Juliet Bowler: It comes up several times in the play. One thing that we did was we had a photo shoot with myself, Cassandra, and Erin, where we got to go to the great refractor. I became incredibly emotional, realizing I was starting at this telescope, closer to it than Williamina Fleming ever got in her lifetime. And yet... she discovered the Horsehead Nebula.

EDGE: Given the many contributions of women in science that men often get all the credit for -- such as the story of Rosalind Franklin --

Juliet Bowler: She was one of the first ones who just came into my mind!

EDGE Right, her research was crucial to Crick and Watson's discovery of the structure of DNA, and it was decades until she got any recognition. Do we need to start rewriting our history books?

Juliet Bowler: I think we absolutely do. A lot of the progress we've made in the past -- say, 6,000 years; that sounds like a fair period of time -- has been made by men standing on women's shoulders. Maybe these aren't the sexiest discoveries and inventions from the times [they were made], but they're the ones that propel forward people like Hubble, to actually be able to measure the size of the universe.

Prior to Henrietta Leavitt's discovery that we could start tracking the distances between stars, using their relative brightness and Cepheid stars, we didn't actually know how to calculate distance [between the Earth and the stars] other than putting two people on opposite sides of the planet at the exact same time and having them calculate the distance [based on the parallax, or slight difference in a star's position as visible at each of the two locations on Earth] from the Earth to a [specific] star. So there was no way to go from that first star to the second to the third, and so forth. Once Henrietta Leavitt discovered that, the universe literally opened wide for us.

EDGE: Do you have a science background, or an interest in astronomy and other sciences?

Juliet Bowler: I love science. I would be lying if I said, as an actor, that I was a scientist in any fashion -- I mean, I studied drama. But I do fall asleep listening to things like 'Cosmos,' or to PBS specials on the universe and the Hubble telescope. This sounds crazy, but I hope some day in my lifetime we find proof that somewhere other than Earth there is life -- even if it's just a single-cell organism. I always say if I find that out before I die, I can die happy. I don't like the idea of being alone [in the universe] and it's so vast! So yes, you could say I do have a great interest in this and I think it's fair to say everyone involved in this process, at least on some level, is fascinated by astronomy.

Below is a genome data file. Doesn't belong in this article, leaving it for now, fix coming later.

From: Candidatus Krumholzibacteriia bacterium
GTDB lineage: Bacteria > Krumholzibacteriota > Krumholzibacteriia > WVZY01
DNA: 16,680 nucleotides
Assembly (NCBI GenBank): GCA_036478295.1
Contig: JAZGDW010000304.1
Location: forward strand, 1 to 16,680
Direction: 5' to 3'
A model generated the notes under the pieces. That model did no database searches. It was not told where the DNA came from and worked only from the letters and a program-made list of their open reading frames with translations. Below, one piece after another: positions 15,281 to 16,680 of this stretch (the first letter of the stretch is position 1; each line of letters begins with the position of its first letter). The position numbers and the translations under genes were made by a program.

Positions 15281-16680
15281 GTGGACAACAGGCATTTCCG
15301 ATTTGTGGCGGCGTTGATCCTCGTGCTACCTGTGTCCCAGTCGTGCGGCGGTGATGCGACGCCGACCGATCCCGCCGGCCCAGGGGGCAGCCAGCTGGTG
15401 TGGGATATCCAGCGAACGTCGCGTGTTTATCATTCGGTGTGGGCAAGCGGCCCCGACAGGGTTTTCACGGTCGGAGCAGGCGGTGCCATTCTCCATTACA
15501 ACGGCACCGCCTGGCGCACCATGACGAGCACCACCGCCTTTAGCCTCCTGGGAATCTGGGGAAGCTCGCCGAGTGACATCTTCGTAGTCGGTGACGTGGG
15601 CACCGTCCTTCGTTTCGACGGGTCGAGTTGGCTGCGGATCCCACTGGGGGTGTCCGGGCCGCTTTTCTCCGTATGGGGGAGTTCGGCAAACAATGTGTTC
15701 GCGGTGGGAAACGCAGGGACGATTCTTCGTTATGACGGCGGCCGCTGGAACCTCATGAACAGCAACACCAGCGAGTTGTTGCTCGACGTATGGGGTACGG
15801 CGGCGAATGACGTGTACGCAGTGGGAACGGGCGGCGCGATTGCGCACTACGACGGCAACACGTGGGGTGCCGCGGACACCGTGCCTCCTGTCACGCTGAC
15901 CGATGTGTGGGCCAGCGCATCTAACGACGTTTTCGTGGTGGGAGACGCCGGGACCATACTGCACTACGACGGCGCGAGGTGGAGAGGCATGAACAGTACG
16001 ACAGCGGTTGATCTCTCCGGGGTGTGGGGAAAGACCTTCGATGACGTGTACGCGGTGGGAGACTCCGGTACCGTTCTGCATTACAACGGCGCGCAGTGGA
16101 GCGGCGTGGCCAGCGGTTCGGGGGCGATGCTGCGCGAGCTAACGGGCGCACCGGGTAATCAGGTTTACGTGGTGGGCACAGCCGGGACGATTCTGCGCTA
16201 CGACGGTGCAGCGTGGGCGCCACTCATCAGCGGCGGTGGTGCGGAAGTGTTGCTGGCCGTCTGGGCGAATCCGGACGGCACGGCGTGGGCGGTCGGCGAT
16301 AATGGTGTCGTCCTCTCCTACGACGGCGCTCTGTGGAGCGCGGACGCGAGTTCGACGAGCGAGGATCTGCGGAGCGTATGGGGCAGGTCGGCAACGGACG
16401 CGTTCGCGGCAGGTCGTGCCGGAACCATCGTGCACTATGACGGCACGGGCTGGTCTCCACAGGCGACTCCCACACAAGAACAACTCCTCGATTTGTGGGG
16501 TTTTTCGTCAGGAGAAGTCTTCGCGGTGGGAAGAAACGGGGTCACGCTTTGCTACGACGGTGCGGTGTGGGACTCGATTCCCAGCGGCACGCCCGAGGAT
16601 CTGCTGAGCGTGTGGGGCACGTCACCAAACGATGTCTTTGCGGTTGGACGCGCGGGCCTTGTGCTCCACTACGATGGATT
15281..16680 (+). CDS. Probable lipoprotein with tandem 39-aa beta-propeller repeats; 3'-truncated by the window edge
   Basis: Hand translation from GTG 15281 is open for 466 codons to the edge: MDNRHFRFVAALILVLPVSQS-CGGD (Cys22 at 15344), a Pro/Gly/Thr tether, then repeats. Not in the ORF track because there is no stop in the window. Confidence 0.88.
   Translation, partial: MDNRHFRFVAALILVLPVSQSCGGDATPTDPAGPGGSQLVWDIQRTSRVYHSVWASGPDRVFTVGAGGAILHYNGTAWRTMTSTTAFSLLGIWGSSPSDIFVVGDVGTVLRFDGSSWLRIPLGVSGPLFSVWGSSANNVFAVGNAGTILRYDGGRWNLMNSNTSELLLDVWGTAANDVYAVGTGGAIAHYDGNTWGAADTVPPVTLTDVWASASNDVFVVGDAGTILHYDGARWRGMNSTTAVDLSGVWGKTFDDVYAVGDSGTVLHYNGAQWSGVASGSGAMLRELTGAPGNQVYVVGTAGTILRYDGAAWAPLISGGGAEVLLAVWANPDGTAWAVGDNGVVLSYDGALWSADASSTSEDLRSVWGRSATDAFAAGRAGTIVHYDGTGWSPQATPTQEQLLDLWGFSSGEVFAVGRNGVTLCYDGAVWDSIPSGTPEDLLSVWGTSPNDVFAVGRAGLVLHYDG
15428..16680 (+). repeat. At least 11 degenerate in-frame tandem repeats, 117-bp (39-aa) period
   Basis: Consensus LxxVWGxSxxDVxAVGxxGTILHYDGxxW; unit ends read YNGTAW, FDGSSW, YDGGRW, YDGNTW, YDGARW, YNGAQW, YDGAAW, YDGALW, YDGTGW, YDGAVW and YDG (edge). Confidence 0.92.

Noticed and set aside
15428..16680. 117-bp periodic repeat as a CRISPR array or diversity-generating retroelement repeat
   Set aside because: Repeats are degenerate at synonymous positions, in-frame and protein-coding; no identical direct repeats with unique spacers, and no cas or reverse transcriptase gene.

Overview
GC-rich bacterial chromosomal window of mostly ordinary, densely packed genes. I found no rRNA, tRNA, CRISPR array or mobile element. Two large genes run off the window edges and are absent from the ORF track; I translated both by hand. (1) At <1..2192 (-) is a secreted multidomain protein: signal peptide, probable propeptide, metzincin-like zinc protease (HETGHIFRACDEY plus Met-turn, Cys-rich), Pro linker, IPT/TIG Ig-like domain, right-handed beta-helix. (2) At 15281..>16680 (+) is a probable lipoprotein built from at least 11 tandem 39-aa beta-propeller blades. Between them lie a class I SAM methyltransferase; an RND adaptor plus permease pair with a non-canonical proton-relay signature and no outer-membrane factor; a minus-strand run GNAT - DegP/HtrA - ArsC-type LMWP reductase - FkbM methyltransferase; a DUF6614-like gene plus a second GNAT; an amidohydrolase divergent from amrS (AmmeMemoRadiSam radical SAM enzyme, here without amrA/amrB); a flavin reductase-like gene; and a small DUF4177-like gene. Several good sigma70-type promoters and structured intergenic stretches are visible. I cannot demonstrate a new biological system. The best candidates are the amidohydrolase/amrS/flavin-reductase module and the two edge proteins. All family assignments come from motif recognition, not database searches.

EDGE: So it must have been fairly easy for you to being that sense of enthusiasm to the interpretation of this role.

Juliet Bowler: Certainly. We're always sharing with each other stories about different scientists, different discoveries -- like those seven planets that are similar to Earth. [The news reports] went through our Facebook group like crazy. We're always bringing in books -- like the one about the women who should be modern day princesses. Annie Jump Cannon's in that. We do a little show and tell every rehearsal where we say, 'This is the new thing that I found. This is a new piece of information.' It's wonderful. It's been a great experience.

EDGE: Women are also often overlooked in theater --

Juliet Bowler: [Exasperated laughter]

EDGE: Women don't often get such interesting roles, don't have a chance to star in or direct or produce plays as often as men, or even see or tell stories about women with the same frequency as stories about male figures. But this production, which is quite well staffed by female artists and designers, seems to be making up for that to some extent.

Juliet Bowler: At times we feel bad for Marcus [Hunter], who plays Peter [Shaw, assistant to Edward Pickering, the Harvard Observatory's director at the time of the play's setting] because he is truly the only man in the room! But he's wonderful, so he's allowed. We let him in.

[Laughter]